One month later, the companies petitioned this court for review of the Board's order; the Board cross-applied for enforcement of the order. Local 2, however, had not been idle, filing its own petition for review of the order on July 3, 1980, in the United States Court of Appeals for the District of Columbia Circuit. The union's petition sought review of the Board's failure to address-and thus its implicit denial of-the union's request for attorneys' fees as part of the remedial order. On March 31, 1981, a panel of the District of Columbia Circuit Court exercised its discretion under 28 U.S.C. § 2112(a) to transfer the union's petition to this court for disposition in conjunction with the companies' petitions. Liquor Salesmen's Union Local 2 v. NLRB, --- F.2d ---- at ---- - ----, No. 80-1746 (D.C.Cir. Mar. 31, 1981).

29

Thus, after five years and five months, this dispute over an alleged failure to bargain in 1975 came before this court.

II. The Board's Deference Criteria

30

As will be seen below, the only substantive issue we find it necessary to reach in this case is whether the Board abused its discretion in declining to defer to the arbitrator's award.

31

In furtherance of the national labor policy goal of encouraging the voluntary settlement of industrial disputes through arbitration, the National Labor Relations Board announced in 1955 that it would defer, as a matter of discretion, to an arbitrator's award pursuant to the provisions of a collective bargaining agreement in cases in which "the proceedings appear to have been fair and regular, all parties had agreed to be bound, and the decision of the arbitration panel is not clearly repugnant to the purposes and policies of the (National Labor Relations) Act." Spielberg Manufacturing Co., supra, 112 N.L.R.B. at 1082. This policy of deference-the Spielberg doctrine-obtained Supreme Court sanction in Carey v. Westinghouse Corp., 375 U.S. 261, 270-72, 84 S.Ct. 401, 408-09, 11 L.Ed.2d 320 (1964).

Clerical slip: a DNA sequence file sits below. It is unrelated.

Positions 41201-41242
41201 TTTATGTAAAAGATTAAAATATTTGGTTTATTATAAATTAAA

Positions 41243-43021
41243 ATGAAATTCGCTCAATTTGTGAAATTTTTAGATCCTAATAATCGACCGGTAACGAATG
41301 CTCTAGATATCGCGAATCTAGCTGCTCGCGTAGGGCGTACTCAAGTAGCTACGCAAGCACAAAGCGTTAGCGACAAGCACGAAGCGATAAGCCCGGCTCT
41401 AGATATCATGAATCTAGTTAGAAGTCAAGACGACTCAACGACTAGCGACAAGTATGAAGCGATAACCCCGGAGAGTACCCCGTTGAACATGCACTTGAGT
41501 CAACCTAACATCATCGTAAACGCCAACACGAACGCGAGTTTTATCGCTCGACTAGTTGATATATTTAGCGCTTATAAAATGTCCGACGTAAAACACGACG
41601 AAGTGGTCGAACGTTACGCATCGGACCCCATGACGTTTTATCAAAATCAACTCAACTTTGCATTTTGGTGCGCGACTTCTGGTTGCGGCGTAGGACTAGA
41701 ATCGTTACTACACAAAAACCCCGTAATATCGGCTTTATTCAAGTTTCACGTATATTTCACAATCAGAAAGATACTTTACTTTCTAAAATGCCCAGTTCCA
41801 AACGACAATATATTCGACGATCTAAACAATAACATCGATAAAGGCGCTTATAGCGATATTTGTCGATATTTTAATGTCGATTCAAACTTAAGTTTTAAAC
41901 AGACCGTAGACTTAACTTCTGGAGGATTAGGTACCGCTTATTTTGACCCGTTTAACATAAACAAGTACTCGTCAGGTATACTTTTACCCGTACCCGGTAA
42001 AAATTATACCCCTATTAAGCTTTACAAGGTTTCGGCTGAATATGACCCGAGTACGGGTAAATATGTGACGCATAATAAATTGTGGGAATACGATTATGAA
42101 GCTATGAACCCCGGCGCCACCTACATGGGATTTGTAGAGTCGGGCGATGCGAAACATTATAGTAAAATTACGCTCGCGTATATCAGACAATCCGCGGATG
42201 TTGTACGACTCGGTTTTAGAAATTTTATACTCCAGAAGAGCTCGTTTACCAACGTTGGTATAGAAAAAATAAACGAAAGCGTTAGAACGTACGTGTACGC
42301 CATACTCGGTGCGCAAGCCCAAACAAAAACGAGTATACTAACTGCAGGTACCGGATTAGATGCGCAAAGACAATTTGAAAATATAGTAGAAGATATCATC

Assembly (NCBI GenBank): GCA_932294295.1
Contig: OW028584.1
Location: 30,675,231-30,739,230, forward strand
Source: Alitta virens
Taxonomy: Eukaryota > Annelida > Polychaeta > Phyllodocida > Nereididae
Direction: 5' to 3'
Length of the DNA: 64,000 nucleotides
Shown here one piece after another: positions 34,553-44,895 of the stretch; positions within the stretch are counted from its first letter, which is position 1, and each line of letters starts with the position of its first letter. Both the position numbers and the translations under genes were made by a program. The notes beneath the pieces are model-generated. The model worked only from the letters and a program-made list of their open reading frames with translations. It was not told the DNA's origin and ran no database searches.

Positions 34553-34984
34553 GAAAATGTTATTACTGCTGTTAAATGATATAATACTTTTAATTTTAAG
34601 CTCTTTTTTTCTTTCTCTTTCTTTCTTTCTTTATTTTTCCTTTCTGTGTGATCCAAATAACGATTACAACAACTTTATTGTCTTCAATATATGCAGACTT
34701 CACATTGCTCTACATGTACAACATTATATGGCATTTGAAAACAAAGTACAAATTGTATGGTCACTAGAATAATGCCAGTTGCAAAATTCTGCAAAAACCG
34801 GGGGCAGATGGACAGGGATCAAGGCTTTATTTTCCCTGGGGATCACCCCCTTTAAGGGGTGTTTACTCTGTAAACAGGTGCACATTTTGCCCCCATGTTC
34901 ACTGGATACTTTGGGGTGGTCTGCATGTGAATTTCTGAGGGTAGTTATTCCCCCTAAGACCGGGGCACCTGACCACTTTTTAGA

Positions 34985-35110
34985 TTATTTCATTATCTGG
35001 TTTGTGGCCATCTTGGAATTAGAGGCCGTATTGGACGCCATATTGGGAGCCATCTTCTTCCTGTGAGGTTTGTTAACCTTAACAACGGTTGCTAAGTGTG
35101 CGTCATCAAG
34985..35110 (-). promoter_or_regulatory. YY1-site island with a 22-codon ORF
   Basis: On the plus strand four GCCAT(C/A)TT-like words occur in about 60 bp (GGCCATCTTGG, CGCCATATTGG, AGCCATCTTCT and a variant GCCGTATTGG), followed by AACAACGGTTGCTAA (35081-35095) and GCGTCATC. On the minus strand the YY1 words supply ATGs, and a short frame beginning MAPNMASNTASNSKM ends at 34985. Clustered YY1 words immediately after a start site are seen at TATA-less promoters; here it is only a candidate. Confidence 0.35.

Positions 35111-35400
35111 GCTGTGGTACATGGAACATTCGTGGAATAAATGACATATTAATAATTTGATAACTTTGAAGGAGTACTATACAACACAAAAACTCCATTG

32

Over the years, the number and nature of the criteria applied to deference decisions have changed. The concept of "clearly repugnant," for example, has proved elusive, with the Board and courts viewing it sometimes as a test of whether the arbitrator's award was "palpably wrong," see, e. g., International Harvester Co., 138 N.L.R.B. 923, 929 (1962), enf'd sub nom. Ramsey v. NLRB, 327 F.2d 784 (7th Cir.), cert. denied, 377 U.S. 1003, 84 S.Ct. 1938, 12 L.Ed.2d 1052 (1964); or not "consistent with Board law," see, e. g., Kansas City Star, Inc., 236 N.L.R.B. 866, 869 (1978) (Member Truesdale, concurring); or "arguably ... not inconsistent with Board policy," see NLRB v. Pincus Brothers, Inc.-Maxwell, 620 F.2d 367 (3d Cir. 1980).2

33